An anti-rape device is one of a variety of devices invented for the purpose of preventing or deterring rape. The first such devices were the chastity belts of the 15th century. Rape is defined as an unlawful sexual intercourse or any other sexual penetration of the vagina, anus, or mouth of another person, with or without force, by a sex organ, other body part, or foreign object, without the consent of the victim. Throughout the history of rape, women have been trying to find ways to prevent it from happening.
The rate of rape in South Africa is among the highest in the world. According to an article on The Conservation, about 150 women report being raped to the police in South Africa daily. Fewer than 30 of the cases will be prosecuted, and no more than 10 will result in a conviction. This translates into an overall conviction rate of 4–8% of reported cases. According to the journal Violence Against Women in South Africa, between April 2006 and March 2007, a total of 52,617 cases of rape were reported, of which 7% were successfully prosecuted. These reported figures set a precedent for arguing that the human rights–focused legislation enacted by the state has continuously failed in protecting women from domestic violence and abuse. Based on these reports, anti-rape activists argue that the laws in place have not been effective as threats or punishment to prevent or reduce rape and other violent acts against women. In response, many women are turning to anti-rape devices.
Research from several organizations understand rape to be not only a third world issue but also a worldwide issue, including developed countries. According to a 2001 World Health Organization study, 20% of women worldwide had been victims of rape or attempted rape at least once in their lives. According to figures from a 2011 report from the Centers for Disease Control and Prevention, one in five women in America are victims of sexual assault. More than 40% of these victims are our children, reporting they were first raped before they were 18 years old.
An early prototypical anti-rape female tampon was invented in late 2000 by Jaap Haumann, a South African man, for the purpose of preventing rape. Haumann's device was designed to resemble a tampon for ease of insertion, and consisted of a hard cylindrical plastic core containing a tensioned spring blade primed to slice when pressed against by the tip of a penis. Following activation, a portion of the tip of the penis would be removed, in effect performing a minor penectomy.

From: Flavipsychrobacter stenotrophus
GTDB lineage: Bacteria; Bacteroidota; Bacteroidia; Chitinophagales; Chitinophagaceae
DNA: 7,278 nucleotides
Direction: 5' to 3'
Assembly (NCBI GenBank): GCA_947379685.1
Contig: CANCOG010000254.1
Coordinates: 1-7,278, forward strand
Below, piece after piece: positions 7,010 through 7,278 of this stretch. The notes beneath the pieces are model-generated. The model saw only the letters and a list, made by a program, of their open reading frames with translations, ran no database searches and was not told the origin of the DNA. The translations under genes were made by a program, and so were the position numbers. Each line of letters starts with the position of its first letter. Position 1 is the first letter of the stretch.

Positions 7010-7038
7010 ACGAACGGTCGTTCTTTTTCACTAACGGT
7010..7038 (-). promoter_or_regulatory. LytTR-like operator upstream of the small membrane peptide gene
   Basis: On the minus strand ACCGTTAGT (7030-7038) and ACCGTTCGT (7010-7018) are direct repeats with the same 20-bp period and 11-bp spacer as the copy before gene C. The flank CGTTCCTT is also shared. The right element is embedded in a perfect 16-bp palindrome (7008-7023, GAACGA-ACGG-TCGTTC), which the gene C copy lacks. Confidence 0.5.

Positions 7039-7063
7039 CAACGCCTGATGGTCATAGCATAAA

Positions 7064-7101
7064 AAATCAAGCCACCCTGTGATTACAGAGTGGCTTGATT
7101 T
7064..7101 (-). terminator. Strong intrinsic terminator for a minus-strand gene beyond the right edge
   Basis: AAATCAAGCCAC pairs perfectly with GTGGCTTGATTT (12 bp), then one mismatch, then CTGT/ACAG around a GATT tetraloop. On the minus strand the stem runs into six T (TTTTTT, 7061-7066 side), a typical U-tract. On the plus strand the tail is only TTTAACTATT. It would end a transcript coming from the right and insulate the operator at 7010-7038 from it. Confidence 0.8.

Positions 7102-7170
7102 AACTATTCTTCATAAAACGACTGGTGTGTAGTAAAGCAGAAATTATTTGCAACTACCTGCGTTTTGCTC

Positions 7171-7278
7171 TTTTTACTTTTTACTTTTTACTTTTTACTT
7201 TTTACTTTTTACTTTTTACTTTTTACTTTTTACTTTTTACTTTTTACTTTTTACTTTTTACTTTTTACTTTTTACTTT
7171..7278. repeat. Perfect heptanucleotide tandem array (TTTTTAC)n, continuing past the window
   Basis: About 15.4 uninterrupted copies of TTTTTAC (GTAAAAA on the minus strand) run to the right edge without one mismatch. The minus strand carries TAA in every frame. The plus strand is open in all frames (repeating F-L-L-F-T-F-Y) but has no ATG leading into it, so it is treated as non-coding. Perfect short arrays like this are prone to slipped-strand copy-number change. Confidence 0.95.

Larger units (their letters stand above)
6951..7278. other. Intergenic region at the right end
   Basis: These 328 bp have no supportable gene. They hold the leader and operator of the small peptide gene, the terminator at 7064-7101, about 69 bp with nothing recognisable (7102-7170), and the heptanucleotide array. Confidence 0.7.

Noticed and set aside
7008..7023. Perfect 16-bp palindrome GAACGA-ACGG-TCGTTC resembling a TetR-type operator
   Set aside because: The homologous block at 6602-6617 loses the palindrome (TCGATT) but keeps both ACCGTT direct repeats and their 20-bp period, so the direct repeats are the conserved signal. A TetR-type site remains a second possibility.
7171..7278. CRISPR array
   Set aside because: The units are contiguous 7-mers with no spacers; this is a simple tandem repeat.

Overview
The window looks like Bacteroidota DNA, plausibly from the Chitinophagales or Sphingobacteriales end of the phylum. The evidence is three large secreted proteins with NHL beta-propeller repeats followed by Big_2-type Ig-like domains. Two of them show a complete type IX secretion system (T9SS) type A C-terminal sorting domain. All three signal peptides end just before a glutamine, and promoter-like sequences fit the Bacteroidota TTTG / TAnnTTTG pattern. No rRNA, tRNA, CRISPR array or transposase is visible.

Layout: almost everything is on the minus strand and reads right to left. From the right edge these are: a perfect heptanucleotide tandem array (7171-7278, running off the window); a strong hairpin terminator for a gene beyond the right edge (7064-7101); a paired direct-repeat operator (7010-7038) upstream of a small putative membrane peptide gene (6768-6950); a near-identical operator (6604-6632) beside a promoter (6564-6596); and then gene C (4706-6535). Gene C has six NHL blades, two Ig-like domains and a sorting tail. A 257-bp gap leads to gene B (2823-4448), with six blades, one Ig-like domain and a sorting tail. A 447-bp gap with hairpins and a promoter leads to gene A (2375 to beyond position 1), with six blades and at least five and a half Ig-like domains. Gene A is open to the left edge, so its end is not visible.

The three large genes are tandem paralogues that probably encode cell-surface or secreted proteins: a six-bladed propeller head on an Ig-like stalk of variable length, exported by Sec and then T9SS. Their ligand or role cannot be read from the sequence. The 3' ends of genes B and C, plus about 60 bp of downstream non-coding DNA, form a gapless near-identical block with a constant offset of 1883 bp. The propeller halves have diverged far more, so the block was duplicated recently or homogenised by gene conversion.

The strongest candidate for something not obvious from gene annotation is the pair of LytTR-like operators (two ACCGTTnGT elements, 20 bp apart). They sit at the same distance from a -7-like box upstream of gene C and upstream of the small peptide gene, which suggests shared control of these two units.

Types of devices
A startup called DrinkSavvy has raised funds for a line of straws and glassware that will change color if a drink has been altered with a date rape drug and hopes to release its first products in December 2013. The cups, glasses, and straws/stirrers served at bars and restaurants will look normal but they will immediately change color to warn people when someone slips a date rape drug into their drink.
An anti-rape female condom using a different design was invented by Sonette Ehlers, a South African woman. Ehlers was motivated to create it while working as a blood technician with the South African Blood Transfusion Service, during which time she met many rape victims. Ehler mentioned that she was inspired to create RAPEX (later renamed to Rape-aXe) when a patient who had been raped stated, "If only I had teeth down there," suggesting the myth of the vagina dentata. Initially called RapeX, the name was changed in 2006 upon discovering that RAPEX is also an EU warning system against dangerous goods on the market.
The Rape-aXe is a latex sheath embedded with shafts of sharp, inward-facing barbs that would be worn by a woman in her vagina like a female condom. If an attacker were to attempt vaginal rape, his penis would enter the latex sheath and be snagged by the barbs, causing the attacker excruciating pain during withdrawal and giving the victim time to escape. The condom would remain attached to the attacker's body when he withdrew and could only be removed surgically, which would alert hospital staff and police. Like most condoms, Rape-aXe also usually prevents pregnancy and the transmission of HIV and sexually transmitted infections.